Nelson Brill On New Audiophile Jazz Recordings

Real music lovers can find the melody in everything. From the park to the concert hall, our friend Nelson Brill is always on the hunt for great sound. In this blog, Brill shares some new Audiophile jazz recordings.

New Audiophile Jazz Recordings To Spin And Savor

By Nelson Brill

January 14, 2018


Audiophile buddies gather around! Here are a few of my favorite new jazz recordings on CD or vinyl to share. They all contain toe-tapping music recorded with excellent sonics that deliver all the dynamic presence of these great musicians at play.


First off, there is cause for celebration in hearing the new recording by the magnificent vocalist Cecile McLorin Salvant and her savvy trio: Aaron Diehl on piano; Paul Sikivie on bass and Lawrence Leathers on drums. Dreams and Daggers [Mack Avenue Records;] captures this magnetic partnership in delicious flight in their performances at the Village Vanguard in New York City in September, 2016.


Salvant’s singular voice fills every nook and cranny of this glorious live recording with joy. She pours herself fully into the vessel of the blues singing slow and radiant on her powerful version of “My Man’s Gone Now” and then spiky and sweet on Ida Cox’s classic “Wild Women Don’t Have The Blues” and in the comic stroll of “Sam Jones’ Blues.” Her vocal playfulness positively glows on such burbling romps as “Let’s Face The Music And Dance”; “Nothing Like You” and “Never Will I Marry.” She effortlessly fashions narratives by Kurt Weill and Langston Hughes into a coiled, unfolding performance (on the unflinching “Somehow I Never Could Believe”) and then she joins a velvety string ensemble with cool vocal glow on a few zesty originals. Salvant inhabits the narratives of her songs with effortless aplomb. She fills each with soft scampers; slow delicious murmurs or heady crescendos – all with expressive delight. She possesses this protean ability to maintain her lithe pitch control to lightly perch on any twig or branch in her wondrous vocal range with indelible expressiveness (from tender quips to full blasts of soulful heat).


Harlem World Magazine

Her partnering trio is as dapper and impeccable as one of Mr. Diehl’s fastidious bowties. On Dreams and Daggers, each player dazzles in their solo work and in their collective whimsy with Salvant’s creative lead. Diehl is a master storyteller at his keyboard. He possesses the lightest of touches; the most devious velvety runs and can surprise with fresh bursts of octaves or soft isolated notes that combine for deep expressiveness. Sikivie’s bass is a resonant juggernaut (check out his pumping presence in duet with Savant on “You’re Getting To Be A Habit With Me”) and Leathers is a sensual propulsive machine on his drum kit (listen to his impeccable backbone on “Si J’etais Blanche”). Savant’s duet with guest pianist Sullivan Fortner on “You’ve Got To Give Me Some” is another highlight as it shakes with sassy fury and showcases Fortner’s own transfixing piano style and his swanking partnership with the ever-adventurous Salvant. The audiophile quality of Dreams and Daggers captures every tactile detail of these gleeful encounters within the acoustic space and energy of the Vanguard. The adoring audience is also ensnared up close and present in their  boisterous enthusiasm for each musical gift bestowed by this stunning jazz band in action.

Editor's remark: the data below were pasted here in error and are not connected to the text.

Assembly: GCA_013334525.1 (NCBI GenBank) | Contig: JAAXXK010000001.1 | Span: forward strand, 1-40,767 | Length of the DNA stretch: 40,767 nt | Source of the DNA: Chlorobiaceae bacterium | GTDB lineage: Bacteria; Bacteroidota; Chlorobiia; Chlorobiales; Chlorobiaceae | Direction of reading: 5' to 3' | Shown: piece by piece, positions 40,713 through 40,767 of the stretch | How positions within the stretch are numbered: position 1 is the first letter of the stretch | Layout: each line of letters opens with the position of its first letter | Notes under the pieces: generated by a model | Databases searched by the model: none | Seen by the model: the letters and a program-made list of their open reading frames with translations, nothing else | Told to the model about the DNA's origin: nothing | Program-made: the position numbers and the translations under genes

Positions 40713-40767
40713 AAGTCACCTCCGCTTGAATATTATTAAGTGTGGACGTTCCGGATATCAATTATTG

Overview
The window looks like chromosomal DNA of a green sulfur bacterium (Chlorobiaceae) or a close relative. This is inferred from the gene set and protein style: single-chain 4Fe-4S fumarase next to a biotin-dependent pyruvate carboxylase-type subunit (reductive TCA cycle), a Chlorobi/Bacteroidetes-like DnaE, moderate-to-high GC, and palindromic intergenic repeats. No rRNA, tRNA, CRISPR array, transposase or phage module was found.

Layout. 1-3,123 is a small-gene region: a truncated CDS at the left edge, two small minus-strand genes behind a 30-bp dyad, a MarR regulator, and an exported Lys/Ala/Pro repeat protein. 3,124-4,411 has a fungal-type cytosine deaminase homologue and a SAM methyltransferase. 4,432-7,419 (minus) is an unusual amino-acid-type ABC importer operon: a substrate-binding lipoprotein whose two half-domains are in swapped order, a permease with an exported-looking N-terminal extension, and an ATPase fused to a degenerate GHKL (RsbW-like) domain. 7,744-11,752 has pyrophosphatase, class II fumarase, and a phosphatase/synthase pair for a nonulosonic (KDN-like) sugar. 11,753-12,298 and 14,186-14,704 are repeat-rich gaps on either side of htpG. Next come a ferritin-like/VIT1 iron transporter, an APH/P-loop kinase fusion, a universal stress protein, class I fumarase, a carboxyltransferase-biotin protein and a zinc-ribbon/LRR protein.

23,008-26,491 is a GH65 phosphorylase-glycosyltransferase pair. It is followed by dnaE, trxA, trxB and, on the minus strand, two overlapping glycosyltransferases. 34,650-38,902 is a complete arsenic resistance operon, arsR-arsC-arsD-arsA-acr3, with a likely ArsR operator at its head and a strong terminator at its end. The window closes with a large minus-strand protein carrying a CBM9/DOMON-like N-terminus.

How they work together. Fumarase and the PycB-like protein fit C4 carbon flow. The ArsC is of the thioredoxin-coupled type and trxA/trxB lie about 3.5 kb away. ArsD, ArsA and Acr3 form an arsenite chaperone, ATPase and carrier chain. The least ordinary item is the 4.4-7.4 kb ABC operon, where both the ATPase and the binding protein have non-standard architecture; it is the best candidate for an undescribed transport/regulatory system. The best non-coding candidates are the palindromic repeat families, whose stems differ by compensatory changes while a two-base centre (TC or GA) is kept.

Across town from the Village Vanguard, the eminent Jazz at Lincoln Center Orchestra ( creates its own magic in performances at Lincoln Center in New York City. Two of its stalwart musicians, bassist Gerald Cannon and alto saxophonist Sherman Irby, each have new recordings out in which they contribute to each other’s smart, bracing and vital music.


Cannon’s Combinations [Woodneck Records;] fires on all cylinders with swinging prowess, such as on the opening “Every Man Is A King” (with blaze of trumpet from Jeremy Pelt) or on “One For Amos” with  Cannon’s fluid bass pumping behind Irby’s biting alto sax. The musicians gathered on this recording offer dynamic companionship to Cannon in their eclectic journey together. Russell Malone’s swanking guitar joins Cannon’s nimble bass in a radiant duet on “How Great Thou Art” while Gary Bartz’s smoothly cascading alto propels the unflinching R & B of “Gary’s Tune.” Pianists Kenny Barron and Rick Germanson bring their own glowing styles to several tunes that run from a shimmering bossa (“Amanda’s Bossa”) to the feathery lightness of “How My Heart Sings.” Drummer extraordinaire Willie Jones III brings his panache to everything he touches, including the blaring cacophony of “Columbus Circle Stop” which blares with Jones’ humming snare and crisp cymbal heat. Don’t miss the last tune, “Darn That Dream,” in which Cannon stretches his elastic acoustic bass to the max in a glowing solo piece where his fingers pull, hold and pluck upon his low strings to create a brewing cauldron of deep soulful dance.


Cannon and Jones shine as well on Sherman Irby’s new recording, Cerulean Canvas [Black Warrior Records], another powerful statement of creative jazz mixing with blues heat.


This recording is another audiophile gem, recorded by engineer Katherine Miller, who also recorded the Cannon Combinations session. Miller takes great care to deliver all the tactile details and buoyant energy of these two heated blowing sessions and ensnares all of their superlative musicianship and comradeship up close and personal.

Irby’s sharp robust attack on his alto sax can sing in bellowing breathy notes as on his molten slow grooving heater, “John Bishop Blues” (with Cannon’s pungent bass pumping behind) or on his “Blues For Poppa Reed” (with pianist Eric Reed tenacious and twinkling). He can also sing on his alto sax in full ballad glory on the slow unfurling swing of “From Day By Day” and the loping gait of Wayne Shorter’s “Contemplation”. The unusual front line of Irby’s alto sax mixing it up with a tenacious trombone (plied by either Vincent Garner or Elliot Mason) is bold and expressive. “Willie’s Beat” and “Racine” are stellar examples, with trombone and alto sax rollicking to Reed’s pouncing piano notes and the sparkle of Jones’ nimble cymbal/snare combinations. Irby’s version of “Sweet Georgia Brown” is a sprite swinging delight where trombone, sax and bass frolic in lightning elegance to the dance of Jones’ wood rim hits.